It shows the side of the planet we’ll glimpse during July 14th’s flyby, as photographed from June 27 to July 3 by the Long Range Reconnaissance Imager (LORRI).
NASA announced that the space probe New Horizons is expected to resume service on Tuesday after the probe’s computer crashed over the weekend, threatening to delay its planned Pluto flyby.
“We’re at the “man in the moon” stage of viewing Pluto“, said John Spencer of the Southwest Research Institute, Boulder, Colorado, deputy leader of the Geology, Geophysics and Imaging team.
This view is centered roughly on the area that will be seen close-up during New Horizons’ July 14 closest approach.
A new map of Pluto that scientists have constructed from images captured by the famed spacecraft New Horizons has just hit the proverbial press. New Horizons has traveled more than three billion miles to get there over a 9-year period.
The New Horizons spacecraft is now officially en route to Pluto. The probe will be zooming by at 31,000 miles per hour (14 kilometers per second) during the main encounter, which will last about eight to 10 hours, NASA predicts.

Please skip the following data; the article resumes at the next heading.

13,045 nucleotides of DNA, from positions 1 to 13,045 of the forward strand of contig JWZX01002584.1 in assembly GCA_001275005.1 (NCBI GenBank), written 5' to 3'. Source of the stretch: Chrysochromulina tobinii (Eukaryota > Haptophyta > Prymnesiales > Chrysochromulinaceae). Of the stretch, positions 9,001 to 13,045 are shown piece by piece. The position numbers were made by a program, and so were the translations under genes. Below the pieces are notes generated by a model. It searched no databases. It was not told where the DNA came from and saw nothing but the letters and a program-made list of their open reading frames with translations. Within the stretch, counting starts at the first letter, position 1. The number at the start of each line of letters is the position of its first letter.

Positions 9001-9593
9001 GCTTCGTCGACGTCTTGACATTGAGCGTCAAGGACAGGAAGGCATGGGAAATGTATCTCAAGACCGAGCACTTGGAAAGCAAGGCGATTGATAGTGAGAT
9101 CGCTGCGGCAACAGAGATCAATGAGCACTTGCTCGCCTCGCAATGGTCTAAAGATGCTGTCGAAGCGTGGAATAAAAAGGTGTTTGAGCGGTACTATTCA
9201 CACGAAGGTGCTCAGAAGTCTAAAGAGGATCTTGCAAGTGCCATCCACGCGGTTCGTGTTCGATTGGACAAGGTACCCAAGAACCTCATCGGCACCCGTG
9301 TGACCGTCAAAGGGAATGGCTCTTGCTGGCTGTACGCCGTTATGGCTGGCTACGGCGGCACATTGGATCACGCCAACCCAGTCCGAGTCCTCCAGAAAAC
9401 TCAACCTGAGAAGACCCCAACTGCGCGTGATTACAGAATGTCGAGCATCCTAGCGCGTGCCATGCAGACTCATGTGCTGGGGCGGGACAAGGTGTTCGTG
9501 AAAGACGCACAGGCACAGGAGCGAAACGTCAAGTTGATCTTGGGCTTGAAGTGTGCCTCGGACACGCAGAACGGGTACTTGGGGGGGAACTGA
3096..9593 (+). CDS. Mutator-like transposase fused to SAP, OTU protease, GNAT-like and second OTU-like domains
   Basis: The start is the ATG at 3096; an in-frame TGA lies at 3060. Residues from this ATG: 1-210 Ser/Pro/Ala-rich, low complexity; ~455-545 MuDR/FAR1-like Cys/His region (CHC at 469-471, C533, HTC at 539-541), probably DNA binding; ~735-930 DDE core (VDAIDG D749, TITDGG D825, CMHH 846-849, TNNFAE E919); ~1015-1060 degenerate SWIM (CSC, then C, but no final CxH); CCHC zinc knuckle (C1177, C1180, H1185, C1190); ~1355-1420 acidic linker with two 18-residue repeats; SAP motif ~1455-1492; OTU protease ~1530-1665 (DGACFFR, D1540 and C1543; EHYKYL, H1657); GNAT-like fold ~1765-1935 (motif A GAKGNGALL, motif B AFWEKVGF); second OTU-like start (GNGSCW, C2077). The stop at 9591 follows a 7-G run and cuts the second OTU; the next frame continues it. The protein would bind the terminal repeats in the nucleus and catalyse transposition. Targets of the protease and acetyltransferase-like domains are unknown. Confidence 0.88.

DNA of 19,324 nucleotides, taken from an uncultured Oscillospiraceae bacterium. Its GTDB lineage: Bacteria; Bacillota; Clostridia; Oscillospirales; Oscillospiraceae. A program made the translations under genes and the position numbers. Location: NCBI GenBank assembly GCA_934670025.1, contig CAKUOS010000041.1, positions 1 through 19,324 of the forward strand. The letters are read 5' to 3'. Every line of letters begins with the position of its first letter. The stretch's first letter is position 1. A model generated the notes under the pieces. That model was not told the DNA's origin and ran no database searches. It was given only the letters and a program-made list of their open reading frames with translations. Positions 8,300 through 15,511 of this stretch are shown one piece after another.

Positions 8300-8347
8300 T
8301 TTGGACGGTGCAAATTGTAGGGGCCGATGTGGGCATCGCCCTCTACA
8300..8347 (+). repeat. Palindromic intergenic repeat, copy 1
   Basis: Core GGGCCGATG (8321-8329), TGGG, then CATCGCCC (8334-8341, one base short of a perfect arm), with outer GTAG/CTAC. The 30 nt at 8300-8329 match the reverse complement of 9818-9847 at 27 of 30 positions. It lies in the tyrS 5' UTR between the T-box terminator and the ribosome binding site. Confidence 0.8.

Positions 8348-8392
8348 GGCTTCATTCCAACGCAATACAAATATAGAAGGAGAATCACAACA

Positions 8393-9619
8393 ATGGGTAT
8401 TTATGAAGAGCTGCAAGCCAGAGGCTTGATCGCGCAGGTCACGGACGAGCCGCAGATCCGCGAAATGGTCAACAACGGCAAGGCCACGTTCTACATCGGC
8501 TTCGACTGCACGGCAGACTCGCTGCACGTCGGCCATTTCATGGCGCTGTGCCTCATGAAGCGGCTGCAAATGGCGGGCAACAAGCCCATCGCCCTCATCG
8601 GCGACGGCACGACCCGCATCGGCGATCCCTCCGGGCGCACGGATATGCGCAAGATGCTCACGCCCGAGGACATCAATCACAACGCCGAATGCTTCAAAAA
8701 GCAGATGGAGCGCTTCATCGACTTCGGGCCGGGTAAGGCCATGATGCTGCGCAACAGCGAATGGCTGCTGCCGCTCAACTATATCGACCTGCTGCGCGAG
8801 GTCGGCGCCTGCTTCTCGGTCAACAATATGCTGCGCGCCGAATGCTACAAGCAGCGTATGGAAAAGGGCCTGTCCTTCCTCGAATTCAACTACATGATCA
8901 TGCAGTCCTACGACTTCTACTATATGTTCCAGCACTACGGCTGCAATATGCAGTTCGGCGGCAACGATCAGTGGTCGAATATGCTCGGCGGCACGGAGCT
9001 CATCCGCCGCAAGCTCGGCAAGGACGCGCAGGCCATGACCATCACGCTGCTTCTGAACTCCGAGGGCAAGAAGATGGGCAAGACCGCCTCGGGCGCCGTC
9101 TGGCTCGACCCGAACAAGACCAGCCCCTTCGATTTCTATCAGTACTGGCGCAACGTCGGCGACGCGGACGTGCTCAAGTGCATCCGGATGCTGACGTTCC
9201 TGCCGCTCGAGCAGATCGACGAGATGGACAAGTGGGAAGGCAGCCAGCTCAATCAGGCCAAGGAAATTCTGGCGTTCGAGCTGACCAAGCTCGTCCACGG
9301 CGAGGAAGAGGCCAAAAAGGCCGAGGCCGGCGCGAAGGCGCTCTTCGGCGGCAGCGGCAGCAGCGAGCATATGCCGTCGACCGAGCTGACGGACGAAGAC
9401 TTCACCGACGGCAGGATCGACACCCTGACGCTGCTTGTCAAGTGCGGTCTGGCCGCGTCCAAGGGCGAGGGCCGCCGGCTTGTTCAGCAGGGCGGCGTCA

Despite a recent technical glitch, NASA’s big Pluto adventure is still on. A dark, whale-shaped feature is at left, and there’s a doughnut-shaped feature just above the whale’s tail at far left.
This IAU submission is categorized its proposed Pluto feature names into six themes that include Space Missions and Spacecraft, Underworld Beings, Scientists and Engineers, Historic Explorers and Underworlds and Underworld Locales with Travelers to the Underworld.
About 2 1/2 days of science observations were lost because of the problem.
The probe isn’t carrying enough fuel to slow down and orbit the dwarf planet, so instead will fly past it, and its moon Charon, and head for the Kuiper belt, a region beyond the planets that is thought to contain lots of icy moons.
The New Horizons team received the new photo early Wednesday morning. As said by the mission’s principal investigator Alan Stern, two and a half days of science data were lost, which amounted to six percent of the total number of information it collected during its 9-year mission.
The pictures accurately depict what you might see if you were riding on the New Horizons spacecraft yourself, according to a NASA news release.